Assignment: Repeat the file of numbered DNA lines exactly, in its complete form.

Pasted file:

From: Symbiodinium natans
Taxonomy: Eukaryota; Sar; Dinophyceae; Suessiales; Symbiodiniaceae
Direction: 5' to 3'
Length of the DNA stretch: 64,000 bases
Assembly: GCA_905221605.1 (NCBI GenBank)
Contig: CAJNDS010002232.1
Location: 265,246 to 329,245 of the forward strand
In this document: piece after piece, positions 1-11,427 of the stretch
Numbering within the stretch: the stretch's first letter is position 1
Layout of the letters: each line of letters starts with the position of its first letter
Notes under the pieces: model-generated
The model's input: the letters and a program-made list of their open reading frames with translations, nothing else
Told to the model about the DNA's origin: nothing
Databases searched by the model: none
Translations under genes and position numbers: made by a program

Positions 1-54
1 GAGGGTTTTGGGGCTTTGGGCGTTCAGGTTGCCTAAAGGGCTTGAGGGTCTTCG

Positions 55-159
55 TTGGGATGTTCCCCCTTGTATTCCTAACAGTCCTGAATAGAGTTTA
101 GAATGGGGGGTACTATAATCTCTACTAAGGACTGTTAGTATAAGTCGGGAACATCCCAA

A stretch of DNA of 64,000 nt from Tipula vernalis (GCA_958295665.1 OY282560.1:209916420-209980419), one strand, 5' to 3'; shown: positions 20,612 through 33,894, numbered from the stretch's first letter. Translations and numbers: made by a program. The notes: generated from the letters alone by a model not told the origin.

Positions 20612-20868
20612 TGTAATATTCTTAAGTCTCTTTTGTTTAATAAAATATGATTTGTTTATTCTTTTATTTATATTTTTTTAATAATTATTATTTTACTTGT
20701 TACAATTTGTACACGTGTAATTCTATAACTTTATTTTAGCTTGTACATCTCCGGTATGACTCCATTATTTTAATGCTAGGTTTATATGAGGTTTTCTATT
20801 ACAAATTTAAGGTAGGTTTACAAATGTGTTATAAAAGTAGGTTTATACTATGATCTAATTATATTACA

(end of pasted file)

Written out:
From: Symbiodinium natans
Taxonomy: Eukaryota; Sar; Dinophyceae; Suessiales; Symbiodiniaceae
Direction: 5' to 3'
Length of the DNA stretch: 64,000 bases
Assembly: GCA_905221605.1 (NCBI GenBank)
Contig: CAJNDS010002232.1
Location: 265,246 to 329,245 of the forward strand
In this document: piece after piece, positions 1-11,427 of the stretch
Numbering within the stretch: the stretch's first letter is position 1
Layout of the letters: each line of letters starts with the position of its first letter
Notes under the pieces: model-generated
The model's input: the letters and a program-made list of their open reading frames with translations, nothing else
Told to the model about the DNA's origin: nothing
Databases searched by the model: none
Translations under genes and position numbers: made by a program

Positions 1-54
1 GAGGGTTTTGGGGCTTTGGGCGTTCAGGTTGCCTAAAGGGCTTGAGGGTCTTCG

Positions 55-159
55 TTGGGATGTTCCCCCTTGTATTCCTAACAGTCCTGAATAGAGTTTA
101 GAATGGGGGGTACTATAATCTCTACTAAGGACTGTTAGTATAAGTCGGGAACATCCCAA

A stretch of DNA of 64,000 nt from Tipula vernalis (GCA_958295665.1 OY282560.1:209916420-209980419), one strand, 5' to 3'; shown: positions 20,612 through 33,894, numbered from the stretch's first letter. Translations and numbers: made by a program. The notes: generated from the letters alone by a model not told the origin.

Positions 20612-20868
20612 TGTAATATTCTTAAGTCTCTTTTGTTTAATAAAATATGATTTGTTTATTCTTTTATTTATATTTTTTTAATAATTATTATTTTACTTGT
20701 TACAATTTGTACACGTGTAATTCTATAACTTTATTTTAGCTTGTACATCTCCGGTATGACTCCATTATTTTAATGCTAGGTTTATATGAGGTTTTCTATT
20801 ACAAATTTAAGGTAGGTTTACAAATGTGTTATAAAAGTAGGTTTATACTATGATCTAATTATATTACA